When you're at the movies, it's OK to skip the coming attractions. But previewing your upcoming tax return is another matter. Checking out what's new can allow tax-saving maneuvers in the final months of 2006. And there can be novel twists, such as a new mea culpa from Uncle Sam that's worth up to $60.
Phony charge. Giving in to taxpayer challenges in court, the Treasury has conceded it erroneously collected a 3 percent excise tax on long-distance phone calls. Now it will refund some of that back to March 2003.
Individuals who accept a standard amount won't have to dig up bills or even show they called long distance. The 2006 tax return will have a line to claim a rebate ranging from $30 to $60. The least goes to people with one exemption on 2006's return, the most to those with at least four-for example, a married couple with two kids.
People who don't file a return because they have no taxable income can use Form 1040EZ-T to get the rebate.
Living green. Making your home energy efficient this year or next can yield a tax credit of up to $500 for upgrading such items as insulation, windows and doors, and heating and cooling systems.
The credit covers only a small portion of expenditures, and the $500 applies to 2006 and 2007 combined. But each dollar of credit saves a dollar of tax, so it's worth claiming if your items are certified by the maker as qualifying. Also available are larger credits for using solar energy. The IRS has an online summary.
Buyers of hybrid cars can get a tax credit between a few hundred dollars and over $3,000, depending on the model. The IRS issues updates on the credits-search "hybrid" at www.irs.gov or get a recent summary.
The credit applies to purchases in 2006 and later, but waiting could limit the saving since the credit will begin to phase out after a manufacturer reaches 60,000 in hybrid sales-a pressing issue with popular Toyotas.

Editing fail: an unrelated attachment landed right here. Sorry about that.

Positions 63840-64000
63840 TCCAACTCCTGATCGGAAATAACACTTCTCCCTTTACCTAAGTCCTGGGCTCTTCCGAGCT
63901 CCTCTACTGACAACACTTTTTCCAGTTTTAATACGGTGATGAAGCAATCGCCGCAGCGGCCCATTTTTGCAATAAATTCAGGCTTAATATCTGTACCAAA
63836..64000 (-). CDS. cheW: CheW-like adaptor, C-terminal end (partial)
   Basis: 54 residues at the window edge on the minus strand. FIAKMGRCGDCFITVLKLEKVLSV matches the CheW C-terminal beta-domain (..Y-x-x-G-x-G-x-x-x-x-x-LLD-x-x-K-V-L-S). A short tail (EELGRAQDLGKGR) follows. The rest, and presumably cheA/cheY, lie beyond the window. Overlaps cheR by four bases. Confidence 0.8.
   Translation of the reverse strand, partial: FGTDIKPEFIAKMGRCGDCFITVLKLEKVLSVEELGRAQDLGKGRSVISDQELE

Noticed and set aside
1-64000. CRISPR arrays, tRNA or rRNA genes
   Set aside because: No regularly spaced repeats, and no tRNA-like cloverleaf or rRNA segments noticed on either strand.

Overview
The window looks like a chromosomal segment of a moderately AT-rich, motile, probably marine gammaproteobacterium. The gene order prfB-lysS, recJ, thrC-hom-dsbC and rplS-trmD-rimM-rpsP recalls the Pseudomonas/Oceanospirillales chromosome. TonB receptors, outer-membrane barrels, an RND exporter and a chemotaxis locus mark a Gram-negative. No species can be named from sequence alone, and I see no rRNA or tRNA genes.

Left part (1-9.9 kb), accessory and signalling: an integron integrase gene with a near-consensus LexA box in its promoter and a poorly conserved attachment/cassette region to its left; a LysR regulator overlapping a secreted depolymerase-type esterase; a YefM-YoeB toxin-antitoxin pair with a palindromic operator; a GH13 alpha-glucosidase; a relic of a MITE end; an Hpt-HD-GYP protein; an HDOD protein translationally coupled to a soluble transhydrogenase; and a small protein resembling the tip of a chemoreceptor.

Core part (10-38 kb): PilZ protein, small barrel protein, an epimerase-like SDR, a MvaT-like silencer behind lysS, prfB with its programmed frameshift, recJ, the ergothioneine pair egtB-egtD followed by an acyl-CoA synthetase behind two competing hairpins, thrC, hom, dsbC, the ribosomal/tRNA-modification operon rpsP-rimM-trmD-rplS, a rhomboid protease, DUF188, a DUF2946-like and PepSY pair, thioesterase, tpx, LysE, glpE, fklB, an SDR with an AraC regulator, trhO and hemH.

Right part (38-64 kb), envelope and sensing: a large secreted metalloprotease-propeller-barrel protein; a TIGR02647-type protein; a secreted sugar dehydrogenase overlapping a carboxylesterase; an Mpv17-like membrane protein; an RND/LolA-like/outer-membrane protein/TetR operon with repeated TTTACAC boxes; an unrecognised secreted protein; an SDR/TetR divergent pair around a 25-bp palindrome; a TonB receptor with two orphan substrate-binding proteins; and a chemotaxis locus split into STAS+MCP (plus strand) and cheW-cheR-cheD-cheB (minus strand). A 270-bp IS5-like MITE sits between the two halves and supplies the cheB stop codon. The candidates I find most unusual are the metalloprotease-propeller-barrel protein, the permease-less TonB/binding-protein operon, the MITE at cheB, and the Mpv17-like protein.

Larger nest eggs. Planning to max out a 401(k)? You may need to deduct more from your paycheck. The cap on employee deposits for 2006 is $15,000, up $1,000 from 2005-people 50 or older can deposit an extra $5,000 this year, up from $4,000 last year.
The ceiling on IRA deposits for 2006 is $4,000, the same as for 2005. But people 50 or older can deposit an extra $1,000, up from $500.
Self-employed people with SEP retirement accounts or certain Keogh plans may be able to put away as much as $44,000, up from $42,000.
Family ties. Minor children with investments could face higher tax unless dividends, capital gains, and other taxable income is curtailed in favor of deferred income, tax-exempt interest, and long-term growth.
An expansion of the kiddie tax is at fault. That provision can slice a minor's income not at the child's typically low tax rate but at a parent's usually higher one. Before this year it applied to children under age 14, but now it applies through 17.
Relief: The kiddie tax doesn't kick in for 2006 until investment income tops $1,700.
Waiting for Congress. Unless expired deductions are restored, some 2005 benefits will not be an option for 2006.
People who pay little or no state income tax won't be able to deduct state and local sales tax instead-an alternative that may also benefit people who incur hefty sales tax on an auto or other pricey item.
Also dead for now: a $250 deduction teachers could take for buying classroom items and a deduction of up to $4,000 for college tuition that some taxpayers found easier to qualify for than the Hope and Lifetime Learning tax credits.